Passing its prime.
Few developers have dominated an entire genre like EA Sports has dominated simulation
basketball. With roots dating back to 1990’s Genesis release of Lakers vs.
Celtics, the NBA Live series has simply ruled the market for a decade.
The only recent challenge has come from 989 Sports’ Shootout games, but
after a promising start, that series was promptly boxed out, elbowed in the face
and sent sprawling to the floor.
So when you think about PS2 basketball, you’ll likely immediately focus on
NBA Live 2001. Comparatively this is a good thing, since 989’s Shootout
2001 is about as fun as inflating a basketball using your nostrils. But
aside from a few tweaks, the latest installment in the Live series plays
it a little too safe.
This is essentially a port of the PSX version, which itself was mainly just
an upgrade of NBA Live 2000,
which in turn was just an upgrade of NBA
Live 1999, etc, etc, etc. Frankly, the series has made very few changes
since NBA Live 98, which is both a good
and bad thing.
The basics are all here and accounted for. Every player and team in the league
is present with the current rosters. You can play an Exhibition game, romp through
a full Season, jump straight to the Playoffs or practice moves in One-on-One.
Same old meat and potatoes.
Sadly, that includes the graphics. While NBA Live 2001 for the PS2 is
hardly shabby-looking, it certainly isn’t the galactic leap many of us wished
it would be. The courts and crowd looks good, but the players don’t look nearly
enough like their real-life counterparts and the motion-captured movements are
often too jerky. It really looks more like a souped-up version of the PSX game
rather than the fancy PS2 smorgasbord we saw in Madden
There’s a very silly intro sequence at the start of every game that’s meant
to mimic the player introductions found in the real world. But rather than make
these team specific, you just get the starting five hopping around slapping
hands, looking distinctly unathletic. Uh, yay team?
The Live series has always been known for its emphasis on realistic
gameplay, and here it doesn’t let down. The game feels genuinely good and players
tend to play the “right” way (meaning it’s hard to score a million points with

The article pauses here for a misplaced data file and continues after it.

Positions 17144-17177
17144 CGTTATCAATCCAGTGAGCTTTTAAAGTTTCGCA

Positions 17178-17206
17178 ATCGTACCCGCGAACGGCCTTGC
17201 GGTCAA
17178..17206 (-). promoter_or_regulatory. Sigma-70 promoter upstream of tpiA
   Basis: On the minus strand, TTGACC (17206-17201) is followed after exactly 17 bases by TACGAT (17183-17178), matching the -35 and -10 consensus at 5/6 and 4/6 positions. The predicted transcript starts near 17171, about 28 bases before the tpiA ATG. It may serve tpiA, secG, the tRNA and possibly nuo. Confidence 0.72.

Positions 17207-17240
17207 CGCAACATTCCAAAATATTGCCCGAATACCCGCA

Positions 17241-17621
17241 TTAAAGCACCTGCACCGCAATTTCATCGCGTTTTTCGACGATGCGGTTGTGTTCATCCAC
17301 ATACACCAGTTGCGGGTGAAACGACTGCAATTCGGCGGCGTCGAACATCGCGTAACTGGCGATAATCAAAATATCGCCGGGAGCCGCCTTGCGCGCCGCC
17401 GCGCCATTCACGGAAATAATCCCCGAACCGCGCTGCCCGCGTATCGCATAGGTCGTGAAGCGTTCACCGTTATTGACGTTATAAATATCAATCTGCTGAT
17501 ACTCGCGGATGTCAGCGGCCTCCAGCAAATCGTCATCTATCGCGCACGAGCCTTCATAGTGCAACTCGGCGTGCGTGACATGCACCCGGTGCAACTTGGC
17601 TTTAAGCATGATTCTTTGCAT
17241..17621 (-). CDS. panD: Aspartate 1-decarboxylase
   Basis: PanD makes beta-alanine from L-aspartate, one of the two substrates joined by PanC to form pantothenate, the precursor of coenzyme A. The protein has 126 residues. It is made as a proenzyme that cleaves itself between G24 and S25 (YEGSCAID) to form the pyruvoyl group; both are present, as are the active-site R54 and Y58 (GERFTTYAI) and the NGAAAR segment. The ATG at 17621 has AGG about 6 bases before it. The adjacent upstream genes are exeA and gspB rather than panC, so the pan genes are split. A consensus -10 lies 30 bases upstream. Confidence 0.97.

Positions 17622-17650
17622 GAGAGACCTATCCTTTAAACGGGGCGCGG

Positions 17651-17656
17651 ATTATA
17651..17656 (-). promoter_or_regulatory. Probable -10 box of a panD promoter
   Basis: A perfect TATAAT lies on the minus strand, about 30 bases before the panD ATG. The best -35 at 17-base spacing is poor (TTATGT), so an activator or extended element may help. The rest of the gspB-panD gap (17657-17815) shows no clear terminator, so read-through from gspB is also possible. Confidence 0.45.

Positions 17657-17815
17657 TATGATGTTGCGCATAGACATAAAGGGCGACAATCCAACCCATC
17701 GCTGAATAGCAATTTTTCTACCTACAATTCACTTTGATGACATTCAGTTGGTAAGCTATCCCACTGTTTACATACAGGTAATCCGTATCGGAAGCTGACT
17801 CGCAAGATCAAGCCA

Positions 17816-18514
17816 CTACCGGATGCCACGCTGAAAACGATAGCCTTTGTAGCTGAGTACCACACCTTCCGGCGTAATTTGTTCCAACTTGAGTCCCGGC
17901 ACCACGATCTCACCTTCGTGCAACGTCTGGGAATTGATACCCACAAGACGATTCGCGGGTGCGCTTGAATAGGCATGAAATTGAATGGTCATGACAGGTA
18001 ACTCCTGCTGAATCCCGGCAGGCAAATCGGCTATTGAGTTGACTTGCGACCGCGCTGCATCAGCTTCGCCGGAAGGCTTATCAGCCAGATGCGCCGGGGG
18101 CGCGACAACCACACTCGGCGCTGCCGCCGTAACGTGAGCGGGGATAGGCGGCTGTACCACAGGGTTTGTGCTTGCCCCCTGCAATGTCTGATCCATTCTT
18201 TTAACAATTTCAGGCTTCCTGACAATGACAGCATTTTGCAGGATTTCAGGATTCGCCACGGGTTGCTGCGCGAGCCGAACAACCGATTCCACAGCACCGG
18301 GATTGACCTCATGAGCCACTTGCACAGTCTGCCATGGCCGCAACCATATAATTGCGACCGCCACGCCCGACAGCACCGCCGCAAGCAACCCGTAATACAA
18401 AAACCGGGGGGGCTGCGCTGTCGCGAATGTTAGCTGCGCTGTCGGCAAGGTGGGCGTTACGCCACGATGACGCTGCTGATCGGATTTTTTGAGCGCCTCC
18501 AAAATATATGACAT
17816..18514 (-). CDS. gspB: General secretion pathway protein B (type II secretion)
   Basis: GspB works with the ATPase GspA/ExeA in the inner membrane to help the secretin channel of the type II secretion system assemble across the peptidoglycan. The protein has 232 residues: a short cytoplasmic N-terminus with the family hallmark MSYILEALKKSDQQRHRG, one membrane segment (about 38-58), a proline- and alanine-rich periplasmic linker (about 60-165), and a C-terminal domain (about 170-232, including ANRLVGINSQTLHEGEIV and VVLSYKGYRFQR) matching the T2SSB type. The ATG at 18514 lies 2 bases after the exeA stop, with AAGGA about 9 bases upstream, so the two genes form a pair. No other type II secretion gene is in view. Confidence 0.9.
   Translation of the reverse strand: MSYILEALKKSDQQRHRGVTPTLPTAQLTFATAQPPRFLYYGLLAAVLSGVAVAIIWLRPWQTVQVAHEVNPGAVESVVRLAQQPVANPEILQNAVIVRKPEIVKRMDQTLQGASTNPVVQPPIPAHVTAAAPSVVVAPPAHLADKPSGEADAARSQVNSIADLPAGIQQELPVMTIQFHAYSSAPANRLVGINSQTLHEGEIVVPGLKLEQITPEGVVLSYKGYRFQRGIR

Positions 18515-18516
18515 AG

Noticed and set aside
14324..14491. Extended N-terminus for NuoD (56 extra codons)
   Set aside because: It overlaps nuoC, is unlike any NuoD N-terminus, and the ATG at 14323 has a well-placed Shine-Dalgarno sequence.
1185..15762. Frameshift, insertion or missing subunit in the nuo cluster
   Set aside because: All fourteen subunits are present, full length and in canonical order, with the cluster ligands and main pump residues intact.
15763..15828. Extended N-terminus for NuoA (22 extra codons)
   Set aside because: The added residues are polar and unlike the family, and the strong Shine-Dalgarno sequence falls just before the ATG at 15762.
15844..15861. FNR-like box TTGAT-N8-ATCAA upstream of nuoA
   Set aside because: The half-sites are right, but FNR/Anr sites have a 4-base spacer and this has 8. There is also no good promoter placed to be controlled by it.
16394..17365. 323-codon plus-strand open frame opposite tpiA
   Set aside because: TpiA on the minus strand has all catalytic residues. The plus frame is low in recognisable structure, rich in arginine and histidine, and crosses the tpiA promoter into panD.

a scrub). As always, scores are often inflated if you play the full 12 minute
quarters, but that’s nothing new. The game is fun and fast-paced and occasionally
looks a helluva lot like the real thing.
The control is generally decent. Players will find plenty of moves to practice,
from up-and-under post moves to stutter steps and spins. Unfortunately, someone
forgot to add the option to disable that aggravating ‘player momentum’ that
has plagued the NBA Live games for years. There’s nothing worse than
passing to a guy who’s walking towards the sidelines only to have him do the
electric slide out of bounds right when he catches the pass.
There are four difficulty settings, but the computer doesn’t so much play better as make more shots. The defense is usually just a guy standing in front of you who never succumbs to your jukes and spins, often leading to the offensive charge. This gets aggravating at times, but admittedly helps keep the AI feeling aggressive.
One-on-One mode has improved due to the graphical increase – you can actually
tell the legends apart from one another. However, it still boils down to jump
shots and rebounds. You can indeed play as Michael Jordan as well as a slew
of past superstars, though the differences are minimal since no one has any
signature moves. I really wish they just switched to an NBA Jam engine
for this part already.
As usual, the announcers offer little to help or hinder the experience. At
times the play-by-play is seamless and really works well, but the color commentary
is repetitive and dumb. In a strange twist, the music kicks ass. In addition
to the catchy Montell Jordan theme, a few tracks have funkster Bootsie Collins
laying down heavy grooves. I actually didn’t mind pausing the game.
Loading the game, however, is painful. Anyone out there expecting little
to no load times simply because this is the PS2 should prepare to sit on their
ass watching their expectations shatter. The load times aren’t a smidgen better
than PSX games.
In the end, NBA Live 2001 is a solid if unspectacular start for EA
Sports’ next-gen hoops. Fans of the series will be genuinely pleased. But compared
to what Visual Concepts is doing with the NBA
2K games, Live has a long way to go before it makes it to the Finals.